A Northern Territory Government sign warning people not to eat wildlife at a Darwin creek has been mistranslated into Kriol making it nonsensical, fluent speakers of the language say.
The warning sign is supposed to urge people not to collect and eat fish or shellfish, including crabs, from Rapid Creek.
It went up in the wake of tests released earlier this year by the NT Environment Protection Authority that found the creek contained perflourinated chemicals historically used in firefighting foam at Defence bases around the country.
The impact of these chemicals on humans is not well established, although they are considered an animal carcinogen according to a report published by the National Centre for Biotechnology Information in America.
But Kriol expert Dr Gregory Dickson from the University of Queensland said the sign at Rapid Creek was written incorrectly.
“I don’t think it makes sense to Kriol speakers,” he said.
“Some words are spelled using Kriol spelling, and some are in English.”
His views were echoed by Tyrone Holmes from the Aboriginal Interpreter Service who lives in Darwin and is a Kriol speaker.
“It doesn’t make any sense,” Mr Holmes said.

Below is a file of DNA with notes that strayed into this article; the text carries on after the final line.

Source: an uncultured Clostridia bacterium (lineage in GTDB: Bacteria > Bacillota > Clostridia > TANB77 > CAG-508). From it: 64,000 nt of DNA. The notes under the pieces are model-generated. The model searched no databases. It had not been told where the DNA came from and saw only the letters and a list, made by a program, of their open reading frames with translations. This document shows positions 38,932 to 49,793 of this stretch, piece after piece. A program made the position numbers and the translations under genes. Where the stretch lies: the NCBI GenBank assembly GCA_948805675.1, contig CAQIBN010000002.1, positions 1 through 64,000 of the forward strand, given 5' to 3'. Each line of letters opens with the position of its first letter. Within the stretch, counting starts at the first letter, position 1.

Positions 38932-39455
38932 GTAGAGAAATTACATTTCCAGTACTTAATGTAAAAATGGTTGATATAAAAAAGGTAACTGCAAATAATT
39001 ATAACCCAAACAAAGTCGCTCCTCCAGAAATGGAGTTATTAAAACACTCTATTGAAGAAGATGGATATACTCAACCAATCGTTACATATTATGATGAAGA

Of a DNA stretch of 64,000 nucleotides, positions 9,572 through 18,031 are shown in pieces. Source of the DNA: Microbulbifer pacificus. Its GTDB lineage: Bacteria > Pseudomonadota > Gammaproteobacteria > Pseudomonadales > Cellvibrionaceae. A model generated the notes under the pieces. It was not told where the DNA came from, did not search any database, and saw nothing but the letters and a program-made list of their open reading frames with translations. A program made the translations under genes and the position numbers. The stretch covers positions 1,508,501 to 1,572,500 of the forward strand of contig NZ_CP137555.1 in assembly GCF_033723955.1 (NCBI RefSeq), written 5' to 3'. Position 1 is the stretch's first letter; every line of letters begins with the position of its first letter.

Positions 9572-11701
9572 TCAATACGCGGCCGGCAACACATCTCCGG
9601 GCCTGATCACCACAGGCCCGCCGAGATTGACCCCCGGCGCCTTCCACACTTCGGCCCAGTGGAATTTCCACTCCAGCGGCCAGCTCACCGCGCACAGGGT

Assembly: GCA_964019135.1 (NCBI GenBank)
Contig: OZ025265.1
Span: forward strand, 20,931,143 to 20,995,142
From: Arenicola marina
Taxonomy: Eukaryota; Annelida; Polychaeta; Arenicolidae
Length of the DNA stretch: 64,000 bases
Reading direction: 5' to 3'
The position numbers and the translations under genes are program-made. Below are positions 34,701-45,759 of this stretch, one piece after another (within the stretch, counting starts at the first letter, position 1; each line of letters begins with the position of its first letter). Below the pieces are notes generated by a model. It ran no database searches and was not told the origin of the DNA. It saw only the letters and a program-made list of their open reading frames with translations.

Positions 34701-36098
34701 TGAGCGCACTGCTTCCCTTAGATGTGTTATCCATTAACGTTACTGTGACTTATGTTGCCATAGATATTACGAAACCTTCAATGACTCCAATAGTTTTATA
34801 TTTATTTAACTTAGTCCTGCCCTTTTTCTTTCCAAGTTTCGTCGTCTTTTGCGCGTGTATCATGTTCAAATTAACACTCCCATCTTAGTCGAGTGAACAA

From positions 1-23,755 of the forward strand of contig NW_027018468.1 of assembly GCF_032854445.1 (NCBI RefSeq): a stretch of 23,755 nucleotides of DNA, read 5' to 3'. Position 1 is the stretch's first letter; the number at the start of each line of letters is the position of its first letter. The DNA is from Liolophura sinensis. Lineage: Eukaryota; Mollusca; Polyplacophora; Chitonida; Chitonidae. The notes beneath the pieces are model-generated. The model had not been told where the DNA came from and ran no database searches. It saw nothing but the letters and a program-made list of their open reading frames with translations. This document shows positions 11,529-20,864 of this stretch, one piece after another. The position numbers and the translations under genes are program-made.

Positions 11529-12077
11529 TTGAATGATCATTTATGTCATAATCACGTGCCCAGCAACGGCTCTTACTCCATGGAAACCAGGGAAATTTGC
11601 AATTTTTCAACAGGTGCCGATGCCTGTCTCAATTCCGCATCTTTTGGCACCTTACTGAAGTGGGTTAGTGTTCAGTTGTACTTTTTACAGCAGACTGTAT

Mr Holmes said he had showed pictures of the sign to his family in the Aboriginal community of Bagot in Darwin and none of them could understand what it was trying to say.
Kriol is an Aboriginal language spoken in the Barkly district of the NT and further north that is a creole, or language that arises among children of adults who speak different languages, the Central Land Council said on their website.
It is also referred to as pidgin, camp English or Aboriginal English, the website said.
Sign prepared by Aboriginal people, Health Department says
The sign displayed at the creek reads: “Caution: This one krik lunga being looked at for wadrim trabul in them months May and June. Make sure you don’t eatem any bij, kreb or masul” before including details of who to call for more information.
It also shows images of the animals with red crosses through them.
But in a Facebook post, Dr Dickson said an accurate translation into Kriol would have been: “La Mei en Jun, mela testimbat dijan woda bla meiksho im klinwan en seifwan. Nomo idim eni fish, kreb o masul dumaji im maitbi nogud.”
Other Kriol speakers on Facebook backed up Dr Dickson’s concerns about the sign.
A spokesman for the NT Department of Health, which erected the sign, said it was written by Aboriginal people.
“Aboriginal Broadcasting Australia prepared the signs for the Department of Health,” the spokesman said.
Aboriginal Broadcasting Australia was contacted by the ABC but did not wish to make a public comment on the issue.
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- Xavier La Canna